Tapping Tech to Increase Student Success and Societal Access to Justice

Olayinka Olanrewaju had begun a prestigious law career in the UK, but something unmistakable called him back to his home in Nigeria.

“Many years ago, I had lost my father,” Olayinka explains. “So as a child, my education and a lot of my dreams got truncated. But through the help of my community and family members, I got back on track and went to one of the best schools in the country. I’d always told myself, ‘Should I ever become successful, I will build something that is of significant impact to give back to the community.’”

With this desire to give back, Olayinka returned to Nigeria. While he was acquiring his credential through the Nigerian Law School, he discovered that nearly 50 percent of the law students there failed. Unable to pass exam after exam, students saw their dreams evaporate.

Observing how law was taught in Nigeria—typically, one lecturer delivers complex legal theory to an audience of above 200 students—Olayinka realized that students weren’t succeeding, because they needed to be equipped with better learning tools and opportunities to practice and build mastery of the subjects. After personally coaching several struggling students to great success, Olayinka realized that technology offered a way to help students at scale.

He put together a team of talented colleagues and together they launched Lawcademy, an e-learning platform that uses dynamic and interactive content to explain complex legal subjects in easy-to-understand terms. Analogous to Coursera and Udemy, the platform leverages digital learning tools like videos, mind-mapping, infographics, and quizzes that give students instant feedback on their performance.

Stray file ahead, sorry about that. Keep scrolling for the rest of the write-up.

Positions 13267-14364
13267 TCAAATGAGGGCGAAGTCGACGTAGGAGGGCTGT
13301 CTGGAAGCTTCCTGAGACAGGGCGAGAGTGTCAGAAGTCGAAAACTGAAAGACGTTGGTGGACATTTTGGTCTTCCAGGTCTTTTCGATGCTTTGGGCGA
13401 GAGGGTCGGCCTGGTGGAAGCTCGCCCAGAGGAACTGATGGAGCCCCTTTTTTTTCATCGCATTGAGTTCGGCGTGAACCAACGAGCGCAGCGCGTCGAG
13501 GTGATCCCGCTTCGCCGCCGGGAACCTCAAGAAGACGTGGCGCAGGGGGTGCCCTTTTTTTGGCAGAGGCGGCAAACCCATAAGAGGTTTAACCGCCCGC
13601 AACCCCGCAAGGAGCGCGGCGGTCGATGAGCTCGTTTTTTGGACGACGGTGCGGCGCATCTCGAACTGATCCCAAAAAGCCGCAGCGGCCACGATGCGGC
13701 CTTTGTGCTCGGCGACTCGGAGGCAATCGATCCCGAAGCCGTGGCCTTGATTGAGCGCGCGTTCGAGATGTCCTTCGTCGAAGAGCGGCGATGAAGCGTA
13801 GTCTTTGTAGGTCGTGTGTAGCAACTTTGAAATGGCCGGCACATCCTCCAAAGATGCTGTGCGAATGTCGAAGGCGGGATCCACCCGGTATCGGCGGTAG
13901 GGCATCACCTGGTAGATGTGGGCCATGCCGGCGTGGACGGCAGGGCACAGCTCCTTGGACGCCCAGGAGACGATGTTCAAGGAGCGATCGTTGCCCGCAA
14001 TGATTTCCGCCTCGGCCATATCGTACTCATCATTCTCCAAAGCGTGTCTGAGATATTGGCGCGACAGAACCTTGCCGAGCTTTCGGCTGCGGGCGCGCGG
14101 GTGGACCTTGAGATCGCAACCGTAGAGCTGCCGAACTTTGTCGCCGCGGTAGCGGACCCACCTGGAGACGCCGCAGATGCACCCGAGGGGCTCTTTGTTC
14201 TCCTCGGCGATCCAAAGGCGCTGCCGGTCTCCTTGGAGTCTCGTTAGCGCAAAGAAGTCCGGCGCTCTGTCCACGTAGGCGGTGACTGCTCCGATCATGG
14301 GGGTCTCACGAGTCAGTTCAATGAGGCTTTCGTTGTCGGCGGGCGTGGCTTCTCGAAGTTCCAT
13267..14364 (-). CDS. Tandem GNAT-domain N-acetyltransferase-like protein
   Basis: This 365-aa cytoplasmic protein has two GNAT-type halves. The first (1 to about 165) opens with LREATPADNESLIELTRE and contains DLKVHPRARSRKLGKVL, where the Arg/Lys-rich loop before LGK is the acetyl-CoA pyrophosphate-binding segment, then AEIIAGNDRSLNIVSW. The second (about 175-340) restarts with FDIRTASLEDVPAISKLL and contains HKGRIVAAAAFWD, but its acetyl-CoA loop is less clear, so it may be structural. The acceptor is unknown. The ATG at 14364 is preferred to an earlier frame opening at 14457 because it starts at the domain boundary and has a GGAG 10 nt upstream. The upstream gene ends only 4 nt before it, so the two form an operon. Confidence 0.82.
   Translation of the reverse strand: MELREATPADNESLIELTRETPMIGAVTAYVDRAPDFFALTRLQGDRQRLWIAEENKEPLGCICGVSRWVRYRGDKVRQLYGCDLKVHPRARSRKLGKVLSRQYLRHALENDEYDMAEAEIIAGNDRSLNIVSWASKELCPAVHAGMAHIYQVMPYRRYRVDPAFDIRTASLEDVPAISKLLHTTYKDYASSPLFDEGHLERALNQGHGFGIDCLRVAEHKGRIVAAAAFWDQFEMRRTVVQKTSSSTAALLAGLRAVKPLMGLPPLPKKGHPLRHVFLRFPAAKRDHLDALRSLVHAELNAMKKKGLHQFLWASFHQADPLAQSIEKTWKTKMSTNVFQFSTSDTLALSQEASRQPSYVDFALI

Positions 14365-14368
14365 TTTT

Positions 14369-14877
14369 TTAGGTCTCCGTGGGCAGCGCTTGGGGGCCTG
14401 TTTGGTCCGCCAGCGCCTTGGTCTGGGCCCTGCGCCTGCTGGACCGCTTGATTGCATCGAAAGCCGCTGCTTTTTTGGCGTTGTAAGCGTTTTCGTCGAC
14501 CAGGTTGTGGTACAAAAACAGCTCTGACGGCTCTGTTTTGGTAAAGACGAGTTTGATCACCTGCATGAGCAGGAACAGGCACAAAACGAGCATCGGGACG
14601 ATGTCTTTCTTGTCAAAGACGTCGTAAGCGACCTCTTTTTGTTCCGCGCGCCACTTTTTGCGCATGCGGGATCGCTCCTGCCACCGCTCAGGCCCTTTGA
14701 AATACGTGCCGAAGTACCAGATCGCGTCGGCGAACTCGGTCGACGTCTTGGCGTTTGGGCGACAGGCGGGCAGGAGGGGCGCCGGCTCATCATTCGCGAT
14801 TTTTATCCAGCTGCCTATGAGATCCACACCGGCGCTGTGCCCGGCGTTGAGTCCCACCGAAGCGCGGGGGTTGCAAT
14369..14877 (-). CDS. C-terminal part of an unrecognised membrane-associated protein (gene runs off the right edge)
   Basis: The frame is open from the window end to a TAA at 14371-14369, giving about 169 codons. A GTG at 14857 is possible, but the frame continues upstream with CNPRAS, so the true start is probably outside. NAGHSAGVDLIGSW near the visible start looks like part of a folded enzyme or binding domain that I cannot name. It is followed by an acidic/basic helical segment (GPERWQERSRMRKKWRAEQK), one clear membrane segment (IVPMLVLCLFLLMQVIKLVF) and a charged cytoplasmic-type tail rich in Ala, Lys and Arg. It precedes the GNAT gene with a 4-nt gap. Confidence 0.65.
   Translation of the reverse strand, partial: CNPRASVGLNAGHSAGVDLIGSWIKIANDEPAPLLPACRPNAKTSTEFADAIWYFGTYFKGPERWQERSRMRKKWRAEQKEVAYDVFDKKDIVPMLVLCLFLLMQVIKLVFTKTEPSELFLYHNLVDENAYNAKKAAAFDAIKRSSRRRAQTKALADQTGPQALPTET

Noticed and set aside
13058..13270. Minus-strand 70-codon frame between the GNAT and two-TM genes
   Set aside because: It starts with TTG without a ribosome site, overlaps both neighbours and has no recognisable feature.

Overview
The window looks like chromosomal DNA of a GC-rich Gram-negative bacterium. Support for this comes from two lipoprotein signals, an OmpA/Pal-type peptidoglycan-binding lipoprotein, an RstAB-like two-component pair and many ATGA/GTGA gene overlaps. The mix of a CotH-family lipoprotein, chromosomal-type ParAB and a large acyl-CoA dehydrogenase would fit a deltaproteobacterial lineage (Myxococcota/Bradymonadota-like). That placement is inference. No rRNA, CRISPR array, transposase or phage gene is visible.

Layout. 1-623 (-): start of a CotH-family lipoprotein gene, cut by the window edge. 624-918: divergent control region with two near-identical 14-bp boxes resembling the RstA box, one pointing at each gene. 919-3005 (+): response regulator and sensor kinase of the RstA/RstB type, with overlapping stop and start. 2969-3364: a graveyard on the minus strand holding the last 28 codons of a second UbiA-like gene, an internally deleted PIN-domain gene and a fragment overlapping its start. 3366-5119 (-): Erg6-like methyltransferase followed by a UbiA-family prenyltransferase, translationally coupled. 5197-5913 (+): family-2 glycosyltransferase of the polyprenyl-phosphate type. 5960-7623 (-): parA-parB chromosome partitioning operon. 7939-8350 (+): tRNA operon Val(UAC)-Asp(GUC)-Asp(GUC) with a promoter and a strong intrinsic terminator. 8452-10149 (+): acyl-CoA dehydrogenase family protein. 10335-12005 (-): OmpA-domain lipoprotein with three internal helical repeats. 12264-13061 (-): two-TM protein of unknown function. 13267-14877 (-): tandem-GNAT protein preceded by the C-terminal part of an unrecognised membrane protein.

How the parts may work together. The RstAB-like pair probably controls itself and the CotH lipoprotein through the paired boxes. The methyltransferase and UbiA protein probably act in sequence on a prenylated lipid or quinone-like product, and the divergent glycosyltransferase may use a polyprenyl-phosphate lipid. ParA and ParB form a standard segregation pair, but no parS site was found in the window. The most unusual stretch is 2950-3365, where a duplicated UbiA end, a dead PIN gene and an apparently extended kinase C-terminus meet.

What sets Lawcademy apart is its interface and context-specific content, which has been tailored to a West African audience.
“Our solution is not a solution from the West being brought into Africa,” Olayinka says. “Sometimes, when you take IT solutions and try to just duplicate them for Africa, often times it doesn’t work. Lawcademy is solution for Africa, from Africa.”

For Olayinka, the impact of Lawcademy extends beyond helping students succeed: “In order to ensure equal access to justice, we need qualified lawyers and better ways to help citizens fully understand their legal rights.” Olayinka envisions being able to also empower the general public to understand how to demand more from the government, or simply their own attorneys.

In the immediate term, Olayinka is focusing on growing partnerships with universities and law firms, with the goal of Lawcademy scaling nationally within a year. “We’re excited about our traction,” he says. “But the biggest milestone has been the students and their performance. They have a bright future. That honestly trumps everything.”

Olayinka Olanrewaju was awarded a Microsoft #Insiders4Good Fellowship, part of a new initiative at Microsoft designed to support promising entrepreneurs with extraordinary solutions to social problems. The Lawcademy team includes Saheed Adepoju, a tech wiz who developed a low-cost tablet computer when he was only 29; Tolu Daniel-Olaloye, a legal practitioner with an extensive track record; and Joseph Agunbiade.